Sunday, September 18, 2016

Night Ward

By Noah Gordon, ©1959


 On call … for love. The nurse – beautiful, blonde, and recently jilted by her fiance – has sworn off love. The doctor – handsome and wealthy – is torn between his society background and his medical future. The policeman – ambitious and honest – is on the trail of a psychopathic killer loose on hospital grounds. Each man wants to marry her. But complications of the heart set in when she finds herself falling in love … with both of them.


GRADE: B+


BEST QUOTES:


“The Red Sox were at bat, and as Ted Williams stepped to the plate Mrs. Hanscom poured herself a large glass of lemonade and drained it thirstily. Then, as Williams flied out to center field, she got up, sighed, and switched channels until she found a soap opera that would make her cry, too.”


“Any nurse who expects a doctor to be able to keep an appointment is either a fool or an optimist.”


“Massachusetts men, it seemed, like to make their dates interesting.”


REVIEW:
Ruth Mason, RN, is a doubly tragic figure: Orphaned at age 15, she lived with friends of her parents in Monterey, went to nursing school while her high school sweetheart attended Stanford, and waited some more while he did a tour in the Navy … and then a friend filled her in on the fact that he’d married a wealthy young woman from San Diego. So as the story opens, Ruth is doing what many stalwart VNRN heroines who have been jilted do: fleeing California for the small town of Dutton, Massachusetts, where her mother hailed from, but where she herself had never lived. She quickly lands a job on the night shift at Dutton Memorial Hospital, and soon after that hears the rumors about Dr. Alden MacKenzie, a gorgeous and talented doctor who never, ever dates nurses. Well, we’ll see about that!


Life in this small town are not as dull as one might expect; there’s a crazed lunatic running around knifing folks in the back, even killing some. Ruth, of course, is soon caring for one of the victims and fending off Detective Sergeant Ed Gillis, who hails from South Boston and is eager to question the latest victim.


You’ll be shocked to hear that soon Dr. MacKenzie has asked Ruth out, and during their date he tells her that his mother, with whom he still lives, is planning out his career as the town’s “society doctor”—meaning he will see rich, psychosomatic patients that require not much more than hand-holding. He’s not wild about the idea—he’d rather go into research—but is unable to stand up to his mother. Ruth is unimpressed.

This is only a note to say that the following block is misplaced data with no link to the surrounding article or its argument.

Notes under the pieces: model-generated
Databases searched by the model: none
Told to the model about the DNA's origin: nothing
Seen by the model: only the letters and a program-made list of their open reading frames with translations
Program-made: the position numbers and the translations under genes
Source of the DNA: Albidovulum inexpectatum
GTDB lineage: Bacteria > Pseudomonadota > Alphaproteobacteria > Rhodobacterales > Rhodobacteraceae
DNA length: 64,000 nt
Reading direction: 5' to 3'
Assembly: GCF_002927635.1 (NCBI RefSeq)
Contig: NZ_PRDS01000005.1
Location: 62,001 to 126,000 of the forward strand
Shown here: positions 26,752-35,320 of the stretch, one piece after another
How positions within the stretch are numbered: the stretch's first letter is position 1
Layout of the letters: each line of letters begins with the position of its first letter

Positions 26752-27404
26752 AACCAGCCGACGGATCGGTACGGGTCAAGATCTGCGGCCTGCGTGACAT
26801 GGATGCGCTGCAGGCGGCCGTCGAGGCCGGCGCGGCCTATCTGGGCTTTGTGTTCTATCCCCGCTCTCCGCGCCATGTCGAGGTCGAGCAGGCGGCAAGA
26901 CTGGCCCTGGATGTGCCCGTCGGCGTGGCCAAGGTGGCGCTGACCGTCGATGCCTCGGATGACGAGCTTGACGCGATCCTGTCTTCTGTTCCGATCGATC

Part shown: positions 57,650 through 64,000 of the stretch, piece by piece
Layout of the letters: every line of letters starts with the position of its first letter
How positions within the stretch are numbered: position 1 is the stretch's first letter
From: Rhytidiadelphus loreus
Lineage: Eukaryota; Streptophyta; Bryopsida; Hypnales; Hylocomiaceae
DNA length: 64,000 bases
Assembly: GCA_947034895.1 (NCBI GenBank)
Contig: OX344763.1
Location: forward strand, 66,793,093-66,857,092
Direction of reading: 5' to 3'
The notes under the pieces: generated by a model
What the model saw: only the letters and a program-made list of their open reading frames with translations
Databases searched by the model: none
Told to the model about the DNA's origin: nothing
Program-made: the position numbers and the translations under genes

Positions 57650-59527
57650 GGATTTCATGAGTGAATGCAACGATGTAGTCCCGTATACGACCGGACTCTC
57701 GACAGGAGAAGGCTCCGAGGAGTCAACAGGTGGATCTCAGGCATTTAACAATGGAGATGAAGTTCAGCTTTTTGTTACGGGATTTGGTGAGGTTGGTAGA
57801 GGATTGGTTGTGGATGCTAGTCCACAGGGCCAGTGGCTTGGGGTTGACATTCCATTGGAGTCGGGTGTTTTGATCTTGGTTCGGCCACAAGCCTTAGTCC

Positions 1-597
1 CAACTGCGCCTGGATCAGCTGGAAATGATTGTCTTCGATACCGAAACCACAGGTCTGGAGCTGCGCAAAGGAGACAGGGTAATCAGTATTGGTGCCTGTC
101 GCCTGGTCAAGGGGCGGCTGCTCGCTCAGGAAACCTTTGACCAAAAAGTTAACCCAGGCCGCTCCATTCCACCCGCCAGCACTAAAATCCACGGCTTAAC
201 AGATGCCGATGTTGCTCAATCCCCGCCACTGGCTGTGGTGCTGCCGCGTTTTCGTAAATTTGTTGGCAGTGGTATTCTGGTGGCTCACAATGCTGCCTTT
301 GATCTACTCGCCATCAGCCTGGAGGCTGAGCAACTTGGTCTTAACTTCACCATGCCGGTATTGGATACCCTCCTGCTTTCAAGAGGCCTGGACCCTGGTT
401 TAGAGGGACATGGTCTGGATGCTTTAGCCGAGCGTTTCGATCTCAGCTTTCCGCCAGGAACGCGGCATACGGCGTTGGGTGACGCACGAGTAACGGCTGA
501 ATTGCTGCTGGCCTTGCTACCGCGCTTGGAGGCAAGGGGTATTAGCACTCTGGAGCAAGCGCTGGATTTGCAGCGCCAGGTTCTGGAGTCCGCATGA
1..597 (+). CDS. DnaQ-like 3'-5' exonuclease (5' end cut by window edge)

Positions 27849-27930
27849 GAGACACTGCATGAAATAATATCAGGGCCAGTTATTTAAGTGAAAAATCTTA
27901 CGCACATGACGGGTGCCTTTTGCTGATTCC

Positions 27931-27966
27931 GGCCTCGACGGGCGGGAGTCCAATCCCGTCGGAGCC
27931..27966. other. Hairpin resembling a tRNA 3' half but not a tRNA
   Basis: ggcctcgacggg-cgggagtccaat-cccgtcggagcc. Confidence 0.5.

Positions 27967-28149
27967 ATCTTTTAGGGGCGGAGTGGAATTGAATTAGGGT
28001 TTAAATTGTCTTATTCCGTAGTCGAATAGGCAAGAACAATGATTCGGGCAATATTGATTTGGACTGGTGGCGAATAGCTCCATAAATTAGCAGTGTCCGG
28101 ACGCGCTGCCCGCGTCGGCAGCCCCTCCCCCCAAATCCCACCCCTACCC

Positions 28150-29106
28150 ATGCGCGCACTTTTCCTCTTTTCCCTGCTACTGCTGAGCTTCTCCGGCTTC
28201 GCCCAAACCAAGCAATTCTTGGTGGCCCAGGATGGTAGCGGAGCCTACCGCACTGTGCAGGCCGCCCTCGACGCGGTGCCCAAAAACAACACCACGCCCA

She begins dating Sgt. Gillis as well, though the doctor puts on the full-court press—but when he brings her home to meet mommie dearest, the matriarch tells Ruth that her son needs a wife with social standing, and since she has none, she is not suitable wife material. Ruth, to her credit, tells Mrs. MacKenzie that her ideas are all wrong for her son and will ruin his life and career as an important cancer researcher. The doctor himself seems intent on marrying Ruth – but then at the hospital ball, he becomes very drunk and is the driver in a hit-and-run accident, and then is arrested on suspicion of being the knifer. Ruth has words with Ed Gillis about this, which seems to doom their relationship, much to Ruth’s chagrin.


They do make up, however, on the hospital roof, with kisses and promises, but after Ed has to leave, Ruth is attacked by the crazed killer! Usually at this point in a VNRN, the man would return to save her, but our sturdy heroine needs no assistance, thank you, and between her brains and her brawn, is able to dispose of the attacker with just a mere flesh wound to show for it. Now she just has to choose a man, which isn’t as easy as you’d think: Her gumption has rubbed off on Dr. MacKenzie (now cleared of murder charges and taking a taxi for a  while until his driver’s license is reinstated), who has decided to go into cancer research after all, in Nagasaki, where there should be plenty of patients to treat.


This book is decently written: not especially campy or amusing, however, and the characters are a smidge too flat to make this an A-level book. But I am always mightily impressed with a heroine who can land a punch or a one-liner with equal aplomb, and care for her patients with compassion and intelligence to boot. The cover art even makes it a book worth looking at, in addition to reading. So I can without reservation suggest you spend some time on Night Ward. 

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